Tidal Rising Artist of the Week: Calma Carmona Traces Her Roots

Tidal Rising Artist of the Week: Calma Carmona Traces Her Roots

In 2015, Calma Carmona released the follow-up to her debut project, Presentiment, a five-track EP that stood as something far more experimental than the last. Laden with urban trap beats and a mix of soulful baselines and twangy guitars, Presentiment’s vocals were very minimal. For Calma, it was more about creating a feeling and just hitting play.

Fast-forward to 2018, and Calma — TIDAL Rising Artist of the Week — moves toward a visceral place of ancestry with 100 Vidas, a full-length studio album as majestic as her voice: equal parts velvet-smoky and jagged-soulful. Á la La Lupe meets Janis Joplin, Calma explained to us returning back to basics, combining her Afro-Boricua roots and seamless Spanish-to-English crooning, without sounding trite:

“100 Vidas is a musical and personal expression of where I’m from, where I am and where I’m going. You know how you find yourself acting like your mom or grandmother, how you discover certain things about your ancestors or everything that has happened or had to happen for you to be you? That’s the trip of 100 Vidas. That’s why I have a lot of Afro-Caribbean influences. But it also has all the influences that I grew up with; there’s a little R&B, a little alternative.”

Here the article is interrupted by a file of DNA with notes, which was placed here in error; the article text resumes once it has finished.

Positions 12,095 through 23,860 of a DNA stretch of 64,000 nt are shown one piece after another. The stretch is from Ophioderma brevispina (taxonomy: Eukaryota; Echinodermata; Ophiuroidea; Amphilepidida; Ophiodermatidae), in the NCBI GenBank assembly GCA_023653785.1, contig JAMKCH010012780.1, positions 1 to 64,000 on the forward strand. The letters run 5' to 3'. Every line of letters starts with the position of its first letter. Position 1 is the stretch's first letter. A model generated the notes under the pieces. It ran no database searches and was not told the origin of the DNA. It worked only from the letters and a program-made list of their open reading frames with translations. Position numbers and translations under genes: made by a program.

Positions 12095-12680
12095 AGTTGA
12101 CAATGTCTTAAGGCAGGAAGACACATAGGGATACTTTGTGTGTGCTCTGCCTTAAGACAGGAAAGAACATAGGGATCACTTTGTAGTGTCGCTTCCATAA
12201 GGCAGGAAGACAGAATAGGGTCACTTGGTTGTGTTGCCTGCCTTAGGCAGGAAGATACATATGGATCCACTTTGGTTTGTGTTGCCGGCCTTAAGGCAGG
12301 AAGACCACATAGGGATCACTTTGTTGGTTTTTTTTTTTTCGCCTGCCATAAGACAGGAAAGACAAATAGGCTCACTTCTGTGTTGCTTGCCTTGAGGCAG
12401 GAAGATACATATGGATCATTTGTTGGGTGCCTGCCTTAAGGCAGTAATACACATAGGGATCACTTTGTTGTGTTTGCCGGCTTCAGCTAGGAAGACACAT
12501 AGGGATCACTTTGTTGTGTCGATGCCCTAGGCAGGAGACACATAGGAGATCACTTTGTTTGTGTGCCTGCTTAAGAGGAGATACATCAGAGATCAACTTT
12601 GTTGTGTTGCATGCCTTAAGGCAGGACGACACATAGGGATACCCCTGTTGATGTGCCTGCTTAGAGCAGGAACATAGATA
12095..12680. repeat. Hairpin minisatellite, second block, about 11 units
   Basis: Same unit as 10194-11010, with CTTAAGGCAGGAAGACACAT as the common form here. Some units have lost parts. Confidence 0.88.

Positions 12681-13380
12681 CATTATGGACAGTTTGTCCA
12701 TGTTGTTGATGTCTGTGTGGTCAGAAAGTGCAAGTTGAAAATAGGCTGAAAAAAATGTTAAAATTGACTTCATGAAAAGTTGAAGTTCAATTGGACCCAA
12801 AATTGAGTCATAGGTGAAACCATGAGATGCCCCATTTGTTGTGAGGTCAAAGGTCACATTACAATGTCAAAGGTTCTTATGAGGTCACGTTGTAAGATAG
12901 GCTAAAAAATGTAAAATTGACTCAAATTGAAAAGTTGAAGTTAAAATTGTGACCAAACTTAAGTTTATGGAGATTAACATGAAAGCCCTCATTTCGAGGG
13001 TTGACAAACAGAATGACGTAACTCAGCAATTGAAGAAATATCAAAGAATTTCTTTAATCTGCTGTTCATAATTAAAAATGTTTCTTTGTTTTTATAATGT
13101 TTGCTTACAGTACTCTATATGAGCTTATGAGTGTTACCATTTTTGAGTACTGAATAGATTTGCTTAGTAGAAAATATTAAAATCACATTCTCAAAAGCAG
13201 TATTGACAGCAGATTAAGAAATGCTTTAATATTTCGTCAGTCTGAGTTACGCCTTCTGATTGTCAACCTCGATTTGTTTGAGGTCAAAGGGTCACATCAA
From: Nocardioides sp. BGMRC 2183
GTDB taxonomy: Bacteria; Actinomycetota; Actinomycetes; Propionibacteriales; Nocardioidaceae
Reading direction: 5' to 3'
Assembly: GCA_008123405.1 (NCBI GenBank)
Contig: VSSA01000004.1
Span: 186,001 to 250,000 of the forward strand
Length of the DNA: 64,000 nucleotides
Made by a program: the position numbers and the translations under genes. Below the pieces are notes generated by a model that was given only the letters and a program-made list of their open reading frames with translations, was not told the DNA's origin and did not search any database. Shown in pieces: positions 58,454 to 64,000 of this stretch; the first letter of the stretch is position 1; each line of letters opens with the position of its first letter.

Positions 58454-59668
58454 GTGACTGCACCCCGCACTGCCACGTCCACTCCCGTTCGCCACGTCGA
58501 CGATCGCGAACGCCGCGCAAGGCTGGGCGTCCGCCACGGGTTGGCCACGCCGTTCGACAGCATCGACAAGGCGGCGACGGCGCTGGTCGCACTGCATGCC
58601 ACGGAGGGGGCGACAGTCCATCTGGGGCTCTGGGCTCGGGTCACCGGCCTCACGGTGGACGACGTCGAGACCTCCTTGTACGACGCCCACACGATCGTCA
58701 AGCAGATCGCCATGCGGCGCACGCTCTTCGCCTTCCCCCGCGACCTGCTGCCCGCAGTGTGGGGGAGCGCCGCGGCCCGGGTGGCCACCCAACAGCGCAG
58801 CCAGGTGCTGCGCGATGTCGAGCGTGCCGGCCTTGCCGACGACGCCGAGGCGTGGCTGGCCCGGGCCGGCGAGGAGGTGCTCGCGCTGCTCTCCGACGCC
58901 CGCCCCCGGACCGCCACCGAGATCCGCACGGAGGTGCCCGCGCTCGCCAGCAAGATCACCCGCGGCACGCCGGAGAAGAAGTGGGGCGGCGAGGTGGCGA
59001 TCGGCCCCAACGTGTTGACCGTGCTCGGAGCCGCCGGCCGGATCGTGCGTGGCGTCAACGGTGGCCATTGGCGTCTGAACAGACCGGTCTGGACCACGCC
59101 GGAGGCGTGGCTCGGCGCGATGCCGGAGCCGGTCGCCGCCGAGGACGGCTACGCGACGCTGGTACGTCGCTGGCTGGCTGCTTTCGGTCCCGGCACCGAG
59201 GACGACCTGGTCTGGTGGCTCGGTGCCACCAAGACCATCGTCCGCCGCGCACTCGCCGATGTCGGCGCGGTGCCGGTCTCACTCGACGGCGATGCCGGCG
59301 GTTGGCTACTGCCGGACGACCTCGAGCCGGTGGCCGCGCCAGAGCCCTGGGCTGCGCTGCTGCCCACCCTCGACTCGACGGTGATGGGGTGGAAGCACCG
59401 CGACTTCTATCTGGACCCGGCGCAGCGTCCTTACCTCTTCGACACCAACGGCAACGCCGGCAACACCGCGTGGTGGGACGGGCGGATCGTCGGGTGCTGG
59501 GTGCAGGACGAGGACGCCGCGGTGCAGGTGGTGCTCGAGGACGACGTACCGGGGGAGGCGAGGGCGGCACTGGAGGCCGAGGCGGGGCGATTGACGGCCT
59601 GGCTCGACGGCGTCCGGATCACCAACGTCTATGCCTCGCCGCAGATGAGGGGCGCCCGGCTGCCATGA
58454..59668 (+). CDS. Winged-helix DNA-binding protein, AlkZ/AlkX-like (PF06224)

Calma began building a fan base organically around her native Puerto Rico, circa 2007. In 2013, she was presented with the unique opportunity to open up for Beyoncé during the Mrs. Carter Show World Tour. Soon thereafter, she would tour the globe and the festival circuit as an independent artist. But if you’re wondering why Calma isn’t subscribed to the hodgepodge of millennial acts that regularly produce and dish out new music, it’s because the 34-year-old singer has long found the process of creating to be painful — until now.

“It was super challenging, but because of it, I kind of like the process of creating more,” she said about what went behind putting together her latest project. “Before, creating — the writing, the producing — it was kind of painful. It’s really a painful process. But I’ve learned to enjoy that part a little bit more, because this is truly what I love to do. I’ve allowed myself to make the mistakes [that come with creating] and just do it.”

On Wednesday, Calma will present a specially-curated playlist of songs that take listeners through her greatest influences. On Friday, TIDAL will premiere Calma’s intimate live-session of “Super Sencillo,” a recording that emerged breathtakingly in the midst of a power outage in Puerto Rico.

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